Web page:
It’s difficult to undermine a Revocable Trust because the person challenging has to prove that the document is invalid or that you were influenced by an outside third party. It is hard to substantiate claims of incompetence with a Trust because you actively manage it your entire life. Additionally, only your beneficiaries that are named inside the Trust are entitled to notice and the right to see the Trust’s contents. For this reason, if you disinherit an heir in a Trust, it’s less likely that they will know to contest the document.
Plan For Disability
It’s not uncommon for an individual to become ill and incapacitated before they pass away. One benefit of a Revocable Living Trust is that it can plan ahead for disability and prevents the need for a conservatorship if you become incapacitated. A conservatorship is when a court-appointed representative is given the authority to manage an incapacitated person’s financial matters for them. However, the court has to appoint someone on your behalf because you are incapacitated. This situation could be less than ideal depending on your family dynamics and circumstances. Avoiding the need for a conservatorship is especially comforting to families in times of difficulty since they do not have to worry about going to court in a time of stress and sorrow to request access to the incapacitated person’s finances.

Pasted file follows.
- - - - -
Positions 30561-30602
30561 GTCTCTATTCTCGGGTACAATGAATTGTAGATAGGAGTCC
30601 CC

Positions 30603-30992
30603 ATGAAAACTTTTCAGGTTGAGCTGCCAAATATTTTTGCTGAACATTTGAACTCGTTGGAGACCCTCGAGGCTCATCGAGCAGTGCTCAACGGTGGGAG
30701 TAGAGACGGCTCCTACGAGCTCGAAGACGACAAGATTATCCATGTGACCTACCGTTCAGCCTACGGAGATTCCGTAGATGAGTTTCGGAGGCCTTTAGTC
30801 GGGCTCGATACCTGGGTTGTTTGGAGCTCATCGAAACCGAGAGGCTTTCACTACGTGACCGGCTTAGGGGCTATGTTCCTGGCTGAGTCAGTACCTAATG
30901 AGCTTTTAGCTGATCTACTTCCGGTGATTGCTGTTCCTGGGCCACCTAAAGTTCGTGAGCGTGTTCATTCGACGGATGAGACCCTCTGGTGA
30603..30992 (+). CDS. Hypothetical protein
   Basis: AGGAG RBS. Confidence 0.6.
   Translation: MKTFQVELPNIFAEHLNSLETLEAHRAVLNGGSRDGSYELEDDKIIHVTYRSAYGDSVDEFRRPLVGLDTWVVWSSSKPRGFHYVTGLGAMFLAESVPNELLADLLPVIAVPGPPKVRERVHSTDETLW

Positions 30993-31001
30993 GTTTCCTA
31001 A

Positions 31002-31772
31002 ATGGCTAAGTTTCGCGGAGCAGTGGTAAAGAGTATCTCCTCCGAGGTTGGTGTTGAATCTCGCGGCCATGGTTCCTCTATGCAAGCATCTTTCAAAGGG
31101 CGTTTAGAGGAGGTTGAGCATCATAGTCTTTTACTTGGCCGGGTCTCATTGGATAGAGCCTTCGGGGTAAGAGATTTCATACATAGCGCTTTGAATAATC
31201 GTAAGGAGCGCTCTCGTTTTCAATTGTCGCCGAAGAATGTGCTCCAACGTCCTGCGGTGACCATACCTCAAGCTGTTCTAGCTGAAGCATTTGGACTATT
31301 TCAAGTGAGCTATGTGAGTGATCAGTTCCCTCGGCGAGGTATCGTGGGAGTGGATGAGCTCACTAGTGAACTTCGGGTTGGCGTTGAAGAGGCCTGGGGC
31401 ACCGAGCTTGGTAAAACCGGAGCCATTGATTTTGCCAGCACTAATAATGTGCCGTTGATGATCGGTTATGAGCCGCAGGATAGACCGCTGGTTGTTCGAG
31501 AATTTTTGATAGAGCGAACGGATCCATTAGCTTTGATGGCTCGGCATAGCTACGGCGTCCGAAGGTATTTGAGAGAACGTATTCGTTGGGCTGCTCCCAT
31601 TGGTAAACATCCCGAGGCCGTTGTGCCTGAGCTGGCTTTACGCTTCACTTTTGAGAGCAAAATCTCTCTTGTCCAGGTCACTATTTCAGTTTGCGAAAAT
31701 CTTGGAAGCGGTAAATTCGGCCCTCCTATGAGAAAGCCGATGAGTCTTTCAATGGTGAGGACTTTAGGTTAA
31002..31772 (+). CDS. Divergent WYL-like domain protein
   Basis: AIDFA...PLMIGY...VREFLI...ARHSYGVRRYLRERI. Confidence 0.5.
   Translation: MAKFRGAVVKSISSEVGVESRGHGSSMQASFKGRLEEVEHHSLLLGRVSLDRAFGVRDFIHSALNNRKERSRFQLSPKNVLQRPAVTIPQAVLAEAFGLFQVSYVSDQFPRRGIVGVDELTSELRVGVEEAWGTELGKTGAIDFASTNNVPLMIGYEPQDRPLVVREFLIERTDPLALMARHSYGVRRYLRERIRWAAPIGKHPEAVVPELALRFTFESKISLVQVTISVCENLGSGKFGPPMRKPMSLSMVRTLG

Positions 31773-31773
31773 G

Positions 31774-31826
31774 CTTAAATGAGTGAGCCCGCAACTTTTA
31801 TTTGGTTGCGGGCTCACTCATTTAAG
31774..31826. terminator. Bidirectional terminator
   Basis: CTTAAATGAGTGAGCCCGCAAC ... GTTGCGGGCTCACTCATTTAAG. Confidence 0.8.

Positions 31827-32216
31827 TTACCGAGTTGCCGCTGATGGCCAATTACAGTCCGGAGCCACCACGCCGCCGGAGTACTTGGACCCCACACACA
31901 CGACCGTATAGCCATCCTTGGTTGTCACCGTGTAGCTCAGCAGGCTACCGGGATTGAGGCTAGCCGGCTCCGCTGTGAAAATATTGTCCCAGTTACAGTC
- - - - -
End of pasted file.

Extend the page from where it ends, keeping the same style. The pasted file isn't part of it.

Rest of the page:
An Irrevocable Trust is a type of Trust that can’t be modified or revoked after it’s created. The terms of the Trust are essentially permanent. The creator of the Irrevocable Trust, also known as the Grantor, transfers all ownership of their assets over to the Irrevocable Trust. This legally removes all of the Grantor’s rights of ownership of the assets and transfers them to the Irrevocable Trust itself. As a result, the Trust can’t be modified without the permission of the Trust’s Beneficiaries.